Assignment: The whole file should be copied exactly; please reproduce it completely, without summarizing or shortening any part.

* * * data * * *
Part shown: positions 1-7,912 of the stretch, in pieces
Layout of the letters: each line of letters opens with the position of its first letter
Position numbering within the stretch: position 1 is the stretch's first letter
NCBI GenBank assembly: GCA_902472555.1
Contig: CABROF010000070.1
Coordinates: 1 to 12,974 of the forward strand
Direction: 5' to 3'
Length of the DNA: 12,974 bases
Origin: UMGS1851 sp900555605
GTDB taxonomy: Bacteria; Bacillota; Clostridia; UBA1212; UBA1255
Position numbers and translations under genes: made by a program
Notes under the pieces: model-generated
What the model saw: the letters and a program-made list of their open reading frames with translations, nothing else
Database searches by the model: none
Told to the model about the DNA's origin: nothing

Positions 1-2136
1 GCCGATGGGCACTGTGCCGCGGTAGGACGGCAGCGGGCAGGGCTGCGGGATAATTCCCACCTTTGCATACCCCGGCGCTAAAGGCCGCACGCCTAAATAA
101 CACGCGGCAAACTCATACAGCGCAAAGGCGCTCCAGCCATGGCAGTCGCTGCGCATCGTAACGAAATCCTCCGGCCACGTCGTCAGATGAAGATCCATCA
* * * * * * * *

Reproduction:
Part shown: positions 1-7,912 of the stretch, in pieces
Layout of the letters: each line of letters opens with the position of its first letter
Position numbering within the stretch: position 1 is the stretch's first letter
NCBI GenBank assembly: GCA_902472555.1
Contig: CABROF010000070.1
Coordinates: 1 to 12,974 of the forward strand
Direction: 5' to 3'
Length of the DNA: 12,974 bases
Origin: UMGS1851 sp900555605
GTDB taxonomy: Bacteria; Bacillota; Clostridia; UBA1212; UBA1255
Position numbers and translations under genes: made by a program
Notes under the pieces: model-generated
What the model saw: the letters and a program-made list of their open reading frames with translations, nothing else
Database searches by the model: none
Told to the model about the DNA's origin: nothing

Positions 1-2136
1 GCCGATGGGCACTGTGCCGCGGTAGGACGGCAGCGGGCAGGGCTGCGGGATAATTCCCACCTTTGCATACCCCGGCGCTAAAGGCCGCACGCCTAAATAA
101 CACGCGGCAAACTCATACAGCGCAAAGGCGCTCCAGCCATGGCAGTCGCTGCGCATCGTAACGAAATCCTCCGGCCACGTCGTCAGATGAAGATCCATCA